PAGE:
Sometimes an album is more than just a collection of songs. A Crow Looked at Me, the latest full-length release from Mount Eerie, is part tribute, part memoir, and part startlingly blunt chronicle of human grief that comes with loss. From beginning to end, the entire record works as a cathartic expression of raw emotions delivered through gentle music and sincere lyrics.
Phil Elverum, Mount Eerie’s founder, lost his wife, cartoonist Geneviève Castrée, to cancer in July of 2016. Utilizing a penchant for indie folk, along with a matter-of-fact vocal style and extremely frank lyrics, Elverum vividly recalls the impactful moments surrounding what he at one point appropriately refers to as the “crushing absurdity” that was Castrée’s death.
The stories Elverum relates are made doubly painful by the inclusion of he and his wife’s baby daughter who was born shortly before Geneviève’s passing. “Real Death,” the album’s opening song, has Elverum finding a child’s backpack in the mail, a purchase made by his wife for their daughter to use for her first year of school, which Geneviève would never live to see. It’s a jarringly honest and profoundly touching moment that sneaks up so quickly, you’re given no time to compose yourself before it wallops you in the heart.
Elverum struggles to remember whether his wife loved certain flowers or animals, wondering if seeing them after her passing is an omen. At one point, he admits that his wife did most of his remembering for him. Elverum sings about going through Geneviève’s intimate belongings. He sings about answering his daughter’s questions about her departed mother. He sings about the plans the family was making as well as the therapist he and his wife were seeing who died just weeks after Geneviève. Elverum sees symbolism in everything, and he’s positive the spirit of his deceased spouse is never far away.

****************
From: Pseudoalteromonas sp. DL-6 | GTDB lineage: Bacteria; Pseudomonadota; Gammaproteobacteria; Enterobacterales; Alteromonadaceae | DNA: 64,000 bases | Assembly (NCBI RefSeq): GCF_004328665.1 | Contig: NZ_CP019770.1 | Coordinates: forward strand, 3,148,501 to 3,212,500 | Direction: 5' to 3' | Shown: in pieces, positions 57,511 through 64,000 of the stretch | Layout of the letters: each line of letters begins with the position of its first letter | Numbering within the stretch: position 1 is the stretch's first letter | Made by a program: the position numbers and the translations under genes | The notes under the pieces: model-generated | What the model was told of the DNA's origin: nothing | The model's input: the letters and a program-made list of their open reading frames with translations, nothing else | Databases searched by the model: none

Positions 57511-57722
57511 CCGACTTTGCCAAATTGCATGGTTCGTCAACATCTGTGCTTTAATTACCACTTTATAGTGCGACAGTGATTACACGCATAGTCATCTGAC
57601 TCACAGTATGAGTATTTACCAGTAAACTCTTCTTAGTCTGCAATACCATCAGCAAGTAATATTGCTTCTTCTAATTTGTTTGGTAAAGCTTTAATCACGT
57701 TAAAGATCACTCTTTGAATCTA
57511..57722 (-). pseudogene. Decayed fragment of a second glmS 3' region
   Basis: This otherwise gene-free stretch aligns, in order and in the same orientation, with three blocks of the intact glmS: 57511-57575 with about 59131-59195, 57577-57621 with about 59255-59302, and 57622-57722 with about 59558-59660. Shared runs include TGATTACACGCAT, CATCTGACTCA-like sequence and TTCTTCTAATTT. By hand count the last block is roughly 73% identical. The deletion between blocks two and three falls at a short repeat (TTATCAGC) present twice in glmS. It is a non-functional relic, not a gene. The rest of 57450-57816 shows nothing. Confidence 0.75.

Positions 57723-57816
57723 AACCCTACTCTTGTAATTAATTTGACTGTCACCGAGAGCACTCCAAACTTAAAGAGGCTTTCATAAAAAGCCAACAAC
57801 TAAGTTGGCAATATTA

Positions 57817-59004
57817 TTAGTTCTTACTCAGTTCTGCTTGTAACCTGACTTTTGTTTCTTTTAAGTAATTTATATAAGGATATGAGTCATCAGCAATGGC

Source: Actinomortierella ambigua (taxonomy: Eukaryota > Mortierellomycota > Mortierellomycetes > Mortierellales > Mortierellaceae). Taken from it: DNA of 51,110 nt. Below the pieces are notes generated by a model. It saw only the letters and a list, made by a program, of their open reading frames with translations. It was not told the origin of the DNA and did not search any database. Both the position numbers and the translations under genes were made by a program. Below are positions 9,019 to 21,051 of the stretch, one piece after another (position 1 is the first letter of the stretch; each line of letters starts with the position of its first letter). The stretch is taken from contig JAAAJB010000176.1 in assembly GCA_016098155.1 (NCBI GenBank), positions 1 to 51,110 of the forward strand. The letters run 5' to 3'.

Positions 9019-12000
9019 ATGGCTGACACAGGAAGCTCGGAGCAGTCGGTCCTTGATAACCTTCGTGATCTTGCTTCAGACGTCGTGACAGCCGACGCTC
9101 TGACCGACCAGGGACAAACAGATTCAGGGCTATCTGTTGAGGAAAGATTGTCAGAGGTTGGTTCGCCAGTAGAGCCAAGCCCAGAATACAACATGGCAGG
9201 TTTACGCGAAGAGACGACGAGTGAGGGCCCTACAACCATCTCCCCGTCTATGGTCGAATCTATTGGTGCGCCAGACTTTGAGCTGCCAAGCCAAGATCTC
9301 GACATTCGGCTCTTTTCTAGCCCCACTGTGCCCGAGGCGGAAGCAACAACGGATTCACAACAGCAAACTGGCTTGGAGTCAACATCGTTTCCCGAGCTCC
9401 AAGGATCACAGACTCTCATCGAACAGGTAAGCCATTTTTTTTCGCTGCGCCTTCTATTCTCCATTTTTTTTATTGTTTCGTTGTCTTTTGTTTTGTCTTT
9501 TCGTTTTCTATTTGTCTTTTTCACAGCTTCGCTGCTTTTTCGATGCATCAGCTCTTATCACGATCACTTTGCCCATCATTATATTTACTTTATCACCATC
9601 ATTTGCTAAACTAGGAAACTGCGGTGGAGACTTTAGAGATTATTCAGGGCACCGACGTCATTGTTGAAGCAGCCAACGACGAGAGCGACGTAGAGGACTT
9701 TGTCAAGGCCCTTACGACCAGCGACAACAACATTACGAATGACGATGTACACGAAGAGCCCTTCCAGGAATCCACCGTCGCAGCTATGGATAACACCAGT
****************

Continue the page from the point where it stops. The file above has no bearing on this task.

A Crow Looked at Me is a stunning autobiographical achievement for having taken place at a time in one’s life that is commonly associated with silence and mourning. It’s difficult to compare the record’s heartwrenching sincerity regarding its subject matter to anything previous. In more than one song, Elverum refers to the fact that there’s nothing to be learned from the experience. Listeners may disagree, however, as A Crow Looked at Me proves that the innermost emotions and thoughts regarding the passing of a loved one are a universally shared part of the human experience.